FOR IMMEDIATE RELEASE
Contact: Sally J. Baker
email@example.com or (859) 233-1047
Although fall is underway, the American Association of Equine Practitioners urges horse owners to vaccinate or booster their animals against West Nile virus (WNV).
The Equine Disease Communication Center (EDCC) reports 152 cases of WNV thus far in 2018, with almost all diagnosed during the months of August and September. Most confirmed cases occurred in horses which were unvaccinated or had an unknown vaccination history.
In geographic areas with continued warm weather and mosquito activity, horse owners are encouraged to talk to their equine veterinarian today about WNV protection.
“For unvaccinated horses, it is critical to start the multiple-dose vaccine series to prevent infection, even this late in the season,” said Dr. Linda Mittel, AAEP Infectious Disease Committee member. “An incomplete series will not protect horses.”
For horses boostered against WNV this past spring and now traveling to or stabled in areas where there is current mosquito activity and a history of WNV, an additional booster may be needed.
Also, horses considered to be high risk, such as juvenile horses (less than 5 years of age) and geriatric horses (more than 15 years of age), may require more frequent vaccination depending on risk assessment. Vaccination for West Nile virus is recommended as a core vaccine by the AAEP and is an essential standard of care for all horses in North America.
Since first being recognized in the United States in 1999, WNV has posed a serious threat to horses and humans alike. Virus transmission occurs in the horse when a mosquito takes a blood meal from a bird infected with WNV, then feeds on a horse.
WNV can be fatal. While many horses exposed to WNV experience no signs of illness, the virus can cause inflammation of the brain and spinal cord. The case fatality rate for horses exhibiting clinical signs of WNV infection is approximately 33%. Data have supported that 40% of horses that survive the acute illness caused by WNV may exhibit residual effects, such as gait and behavioral abnormalities, six months post-diagnosis.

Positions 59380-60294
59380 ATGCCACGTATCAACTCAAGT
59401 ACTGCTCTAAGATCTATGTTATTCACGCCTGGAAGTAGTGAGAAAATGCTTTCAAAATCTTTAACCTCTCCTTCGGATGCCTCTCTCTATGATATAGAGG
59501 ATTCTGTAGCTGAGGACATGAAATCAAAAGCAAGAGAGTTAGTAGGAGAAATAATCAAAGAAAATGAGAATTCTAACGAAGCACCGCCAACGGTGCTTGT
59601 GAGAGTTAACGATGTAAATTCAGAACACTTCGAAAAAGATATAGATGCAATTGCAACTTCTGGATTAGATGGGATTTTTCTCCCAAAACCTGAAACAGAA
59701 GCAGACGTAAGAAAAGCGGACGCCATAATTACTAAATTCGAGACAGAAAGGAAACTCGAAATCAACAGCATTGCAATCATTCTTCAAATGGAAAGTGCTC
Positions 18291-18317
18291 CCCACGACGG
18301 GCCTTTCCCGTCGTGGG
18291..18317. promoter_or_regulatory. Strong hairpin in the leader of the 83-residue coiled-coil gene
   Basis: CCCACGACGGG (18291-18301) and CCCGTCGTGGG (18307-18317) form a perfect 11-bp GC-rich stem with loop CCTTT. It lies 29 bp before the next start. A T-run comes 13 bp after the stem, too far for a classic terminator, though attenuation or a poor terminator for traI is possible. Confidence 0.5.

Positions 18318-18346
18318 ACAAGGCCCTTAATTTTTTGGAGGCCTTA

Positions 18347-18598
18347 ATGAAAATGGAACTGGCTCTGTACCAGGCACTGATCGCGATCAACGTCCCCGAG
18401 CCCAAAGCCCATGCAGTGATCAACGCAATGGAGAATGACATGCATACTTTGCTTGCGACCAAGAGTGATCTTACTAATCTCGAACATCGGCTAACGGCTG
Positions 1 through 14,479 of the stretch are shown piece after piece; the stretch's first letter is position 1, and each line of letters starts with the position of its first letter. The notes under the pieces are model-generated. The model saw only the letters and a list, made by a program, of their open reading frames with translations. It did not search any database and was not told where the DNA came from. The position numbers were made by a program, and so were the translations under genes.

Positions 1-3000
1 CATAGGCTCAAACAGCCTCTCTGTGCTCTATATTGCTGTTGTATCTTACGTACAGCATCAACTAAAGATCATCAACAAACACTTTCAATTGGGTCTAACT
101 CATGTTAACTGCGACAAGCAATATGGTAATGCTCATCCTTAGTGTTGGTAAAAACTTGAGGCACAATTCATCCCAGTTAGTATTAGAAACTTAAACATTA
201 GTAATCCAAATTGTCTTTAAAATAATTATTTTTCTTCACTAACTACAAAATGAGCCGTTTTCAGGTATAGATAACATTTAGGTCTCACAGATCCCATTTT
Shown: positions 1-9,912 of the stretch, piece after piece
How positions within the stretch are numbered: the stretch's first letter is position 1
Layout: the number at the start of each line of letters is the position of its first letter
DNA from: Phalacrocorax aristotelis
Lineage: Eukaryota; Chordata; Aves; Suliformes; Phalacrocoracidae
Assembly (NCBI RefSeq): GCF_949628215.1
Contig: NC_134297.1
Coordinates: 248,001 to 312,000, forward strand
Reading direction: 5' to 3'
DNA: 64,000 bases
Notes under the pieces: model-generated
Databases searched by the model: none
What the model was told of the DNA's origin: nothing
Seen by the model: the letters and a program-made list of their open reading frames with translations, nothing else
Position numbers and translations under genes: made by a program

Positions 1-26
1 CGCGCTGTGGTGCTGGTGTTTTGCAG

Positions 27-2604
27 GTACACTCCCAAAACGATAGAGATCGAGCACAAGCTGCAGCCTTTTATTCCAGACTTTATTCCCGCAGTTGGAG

The American Association of Equine Practitioners, headquartered in Lexington, Ky., was founded in 1954 as a non-profit organization dedicated to the health and welfare of the horse. Currently, AAEP reaches more than 5 million horse owners through its over 9,000 members worldwide and is actively involved in ethics issues, practice management, research and continuing education in the equine veterinary profession and horse industry.
AHP has not verified the factual statements in any message and AHP assumes no responsibility for the contents of, or any damage resulting from, any communication in the Newsgroup. Publication in the AHP Newsgroup is not an endorsement by the organization of any product, person, or policy. Complaints or concerns about the content of AHP Newsgroup postings should be directed to the originating individual or organization and not to AHP, which cannot resolve disputes arising between members. Complaints of copyright or trademark infringement may be addressed to the Executive Director.
Members may unsubscribe to the AHP Newsgroup at any time by sending an e-mail message to Chris at firstname.lastname@example.org requesting to remove your e-mail address from the list. By doing this you will remove your name from receiving all future messages sent to the AHP-LIST until you contact us to re-subscribe.